Today: 

Hineni V’ni – Being There

September 23, 2015

Yom Kippur 5776,
a sermon by Rabbi Gary M. Bretton-Granatoor.

I will never forget the opening scenario to a sermon my friend, Rabbi Eric Gurvis, gave more than three decades ago, as his Rabbinical School “Senior Sermon”. He described a scene in which he saw, in the distance, a father and child walking down a city street. There in the father’s hand, were the lovely fingers of his young child. Together, walking hand and hand they approached Rabbi Gurvis. At first, he was awe-struck by the beauty and simplicity of the scene. As they got closer and closer, he could see that the child was talking to the father, but in the father’s ears were the headphones of a Sony Walkman. Now, so many years later, the Walkman has morphed into an iPod and the scene is repeated everywhere we look.

How like our Torah portion this morning. Abraham and Isaac are walking towards destiny. Hand in hand, Abraham and Isaac, each carrying the tools needed for the impending sacrifice – but one lost completely in his own thoughts. “Father,” Isaac said plaintively. “Hineni V’ni — Here I am, my son” “Father, I see here all the things we need for the sacrifice, but where is the lamb?” Abraham responded, absentmindedly, “Oh, God will take care of that.” And off they walked together.

But was Abraham really present for his son — was he really there? Couldn’t Abraham hear the pain in the boy’s question — the doubt — the confusion. Did he believe that his answer would truly allay his son’s fears?

“Mother, why did grandma die?” “Where did my dog go?” “What makes the sea look blue?” “How many stars are in the sky?” “Where does Godlive?” “Are you going to leave me?” “Do you still love me?” “Why is this happening to me?”

A myriad of questions, pleas, and yearnings. How many have fallen on deaf ears? How many times have we been deaf to those around us, to those who count on us? This is sin that all of us are guilty of — even Avraham Aveinu.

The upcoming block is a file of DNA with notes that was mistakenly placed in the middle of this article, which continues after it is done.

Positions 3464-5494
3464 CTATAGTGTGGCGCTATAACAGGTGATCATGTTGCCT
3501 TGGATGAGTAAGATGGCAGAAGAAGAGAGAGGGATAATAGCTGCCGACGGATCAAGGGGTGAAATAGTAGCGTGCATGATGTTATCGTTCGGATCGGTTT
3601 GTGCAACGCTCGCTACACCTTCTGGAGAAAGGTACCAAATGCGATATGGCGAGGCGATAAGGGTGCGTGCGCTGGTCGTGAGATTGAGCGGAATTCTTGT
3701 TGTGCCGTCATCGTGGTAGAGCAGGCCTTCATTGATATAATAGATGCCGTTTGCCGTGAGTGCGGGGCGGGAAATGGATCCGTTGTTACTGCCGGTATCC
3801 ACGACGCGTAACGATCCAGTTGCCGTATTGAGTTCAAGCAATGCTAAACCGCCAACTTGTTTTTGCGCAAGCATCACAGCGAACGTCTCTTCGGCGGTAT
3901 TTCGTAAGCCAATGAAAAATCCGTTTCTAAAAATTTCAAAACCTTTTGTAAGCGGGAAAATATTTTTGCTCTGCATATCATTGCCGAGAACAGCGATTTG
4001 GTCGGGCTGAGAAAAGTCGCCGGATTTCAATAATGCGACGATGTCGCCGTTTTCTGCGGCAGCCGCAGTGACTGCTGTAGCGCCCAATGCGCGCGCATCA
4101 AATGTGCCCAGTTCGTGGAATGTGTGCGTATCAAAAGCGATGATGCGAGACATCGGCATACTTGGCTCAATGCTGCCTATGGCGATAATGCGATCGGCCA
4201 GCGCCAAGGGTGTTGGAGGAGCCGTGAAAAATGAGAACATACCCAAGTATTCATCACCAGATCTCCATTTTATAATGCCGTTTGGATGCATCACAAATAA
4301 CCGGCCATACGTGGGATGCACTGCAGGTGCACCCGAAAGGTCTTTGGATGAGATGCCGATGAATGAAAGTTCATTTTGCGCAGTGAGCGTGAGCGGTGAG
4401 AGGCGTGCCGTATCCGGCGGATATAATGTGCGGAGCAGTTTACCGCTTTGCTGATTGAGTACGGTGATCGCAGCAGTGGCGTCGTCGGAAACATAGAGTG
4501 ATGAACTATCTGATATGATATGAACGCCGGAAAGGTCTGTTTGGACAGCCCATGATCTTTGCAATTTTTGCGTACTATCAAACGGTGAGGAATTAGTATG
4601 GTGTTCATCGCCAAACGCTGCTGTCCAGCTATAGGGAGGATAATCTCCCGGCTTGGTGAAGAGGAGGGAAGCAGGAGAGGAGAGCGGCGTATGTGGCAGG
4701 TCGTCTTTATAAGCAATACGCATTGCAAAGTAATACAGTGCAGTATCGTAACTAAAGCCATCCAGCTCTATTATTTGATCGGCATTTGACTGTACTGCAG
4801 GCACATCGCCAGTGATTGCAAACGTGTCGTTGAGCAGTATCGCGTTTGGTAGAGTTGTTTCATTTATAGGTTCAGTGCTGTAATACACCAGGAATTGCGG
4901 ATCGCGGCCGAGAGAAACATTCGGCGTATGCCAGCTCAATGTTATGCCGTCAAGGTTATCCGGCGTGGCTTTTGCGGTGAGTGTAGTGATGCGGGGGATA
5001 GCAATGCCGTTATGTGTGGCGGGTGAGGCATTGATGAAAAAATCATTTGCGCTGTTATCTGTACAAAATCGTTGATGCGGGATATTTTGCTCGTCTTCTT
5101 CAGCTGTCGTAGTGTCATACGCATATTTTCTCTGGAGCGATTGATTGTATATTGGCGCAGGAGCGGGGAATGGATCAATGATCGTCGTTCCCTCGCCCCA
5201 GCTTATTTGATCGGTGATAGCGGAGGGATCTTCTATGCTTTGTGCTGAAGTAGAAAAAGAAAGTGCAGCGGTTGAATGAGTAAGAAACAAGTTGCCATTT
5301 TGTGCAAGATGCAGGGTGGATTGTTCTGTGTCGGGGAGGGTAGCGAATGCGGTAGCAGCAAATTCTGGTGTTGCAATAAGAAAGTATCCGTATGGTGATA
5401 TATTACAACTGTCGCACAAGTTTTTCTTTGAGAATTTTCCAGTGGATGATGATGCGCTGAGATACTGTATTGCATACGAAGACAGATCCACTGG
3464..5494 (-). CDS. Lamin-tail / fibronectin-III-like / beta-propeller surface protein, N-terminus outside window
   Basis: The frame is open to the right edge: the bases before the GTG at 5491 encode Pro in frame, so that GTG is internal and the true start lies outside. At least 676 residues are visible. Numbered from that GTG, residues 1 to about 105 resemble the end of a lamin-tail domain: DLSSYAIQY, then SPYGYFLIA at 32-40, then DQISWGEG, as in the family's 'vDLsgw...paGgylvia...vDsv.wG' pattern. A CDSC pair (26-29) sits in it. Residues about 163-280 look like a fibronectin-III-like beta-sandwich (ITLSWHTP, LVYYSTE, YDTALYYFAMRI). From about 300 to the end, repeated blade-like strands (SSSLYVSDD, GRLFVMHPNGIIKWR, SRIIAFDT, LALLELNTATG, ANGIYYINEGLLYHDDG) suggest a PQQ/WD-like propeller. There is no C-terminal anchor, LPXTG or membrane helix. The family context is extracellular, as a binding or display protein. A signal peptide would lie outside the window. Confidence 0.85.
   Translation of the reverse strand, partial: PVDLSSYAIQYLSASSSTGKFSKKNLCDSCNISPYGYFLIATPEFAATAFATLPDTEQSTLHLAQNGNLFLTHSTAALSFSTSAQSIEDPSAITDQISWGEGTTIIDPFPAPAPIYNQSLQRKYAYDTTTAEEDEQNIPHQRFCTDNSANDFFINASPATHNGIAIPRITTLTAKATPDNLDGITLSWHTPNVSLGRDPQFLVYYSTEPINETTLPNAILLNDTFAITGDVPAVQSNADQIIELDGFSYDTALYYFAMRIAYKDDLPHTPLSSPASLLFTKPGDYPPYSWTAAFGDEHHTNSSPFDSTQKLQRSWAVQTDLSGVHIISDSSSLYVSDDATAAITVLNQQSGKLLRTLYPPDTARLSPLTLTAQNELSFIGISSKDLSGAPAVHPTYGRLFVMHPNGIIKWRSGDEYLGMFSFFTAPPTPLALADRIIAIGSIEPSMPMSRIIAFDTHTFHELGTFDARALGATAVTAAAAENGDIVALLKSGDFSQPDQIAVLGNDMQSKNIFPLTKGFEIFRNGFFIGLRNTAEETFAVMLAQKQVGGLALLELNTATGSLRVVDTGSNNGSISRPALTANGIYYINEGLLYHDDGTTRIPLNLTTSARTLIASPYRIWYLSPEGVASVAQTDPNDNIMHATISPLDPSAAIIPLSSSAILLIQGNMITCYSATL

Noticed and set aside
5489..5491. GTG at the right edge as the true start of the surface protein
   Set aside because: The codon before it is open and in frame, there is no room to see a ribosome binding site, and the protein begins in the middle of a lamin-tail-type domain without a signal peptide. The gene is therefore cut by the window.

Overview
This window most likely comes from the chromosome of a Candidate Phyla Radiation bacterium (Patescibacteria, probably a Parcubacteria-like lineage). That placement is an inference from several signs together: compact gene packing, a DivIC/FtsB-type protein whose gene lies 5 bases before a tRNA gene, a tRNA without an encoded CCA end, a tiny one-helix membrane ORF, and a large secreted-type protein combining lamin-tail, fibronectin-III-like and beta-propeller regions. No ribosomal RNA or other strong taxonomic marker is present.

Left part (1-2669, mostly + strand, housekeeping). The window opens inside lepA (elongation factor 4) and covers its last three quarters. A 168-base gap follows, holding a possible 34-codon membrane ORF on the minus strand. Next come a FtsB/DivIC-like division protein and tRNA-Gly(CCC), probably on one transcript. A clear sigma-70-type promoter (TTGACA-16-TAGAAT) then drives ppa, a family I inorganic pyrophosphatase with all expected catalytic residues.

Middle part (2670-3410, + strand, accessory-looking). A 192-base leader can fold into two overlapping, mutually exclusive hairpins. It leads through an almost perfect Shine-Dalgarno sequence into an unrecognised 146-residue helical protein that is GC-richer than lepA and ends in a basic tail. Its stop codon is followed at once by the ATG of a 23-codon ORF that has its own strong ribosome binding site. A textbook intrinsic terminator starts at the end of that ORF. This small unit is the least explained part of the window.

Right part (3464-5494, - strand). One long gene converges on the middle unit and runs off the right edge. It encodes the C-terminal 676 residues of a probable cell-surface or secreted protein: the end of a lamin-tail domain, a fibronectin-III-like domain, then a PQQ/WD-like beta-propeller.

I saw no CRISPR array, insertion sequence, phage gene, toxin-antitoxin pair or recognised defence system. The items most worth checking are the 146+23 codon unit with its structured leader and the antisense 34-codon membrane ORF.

Abraham marching towards destiny, willing to accept the challenge of God’s test. Isaac — his precious son, the son that he begged for, the son that he prayed for. Hand in hand they walked towards Moriah. Arriving at the place that God told Abraham to go, they set out to build an altar. When it was complete and to Abraham’s liking, he gathered rope in his hand to bind up his beautiful son.

Listen to the words of the poet Danny Siegal:

Isaac should have knocked the knife away
slung it down the mountain,
broken it on a rock,
whatever —
as soon as he saw Abraham
unwind the rope from the ass’s saddle.
He should have shouted in his father’s
sad-eyed face,
“Your sadness is cheap!
too sophisticated,
too programmed,
weeping for Youth dying Young
according to God’s will!
Stop crying! Defy this mystery-laden
Master, this Voice of yours,
and love me, your visible son!”
Would not the birds,
stunned by the near-atrocity of the act,
would they not have burst into a mighty Psalm-song
to drown the clank of the knife
rolling down the hillside
and the roaring joy of Abraham?

Had Abraham not been so absorbed in his own challenge, wouldn’t he have heard the fear in his son’s voice? Wouldn’t he see that his own self-interest might have led him to misunderstand the command of the living God? What if he stopped along their path to gaze in the eyes of his boy – to see his own humanity reflected in the loving gaze of his child? Had Abraham stopped, listened and felt, he would have known that the test was a ruse. He would have heard the pain in his son’s voice and he would have responded. But he did not. His ears were closed to all but the words – his mind occupied with the details of his mission, shutting out everything else.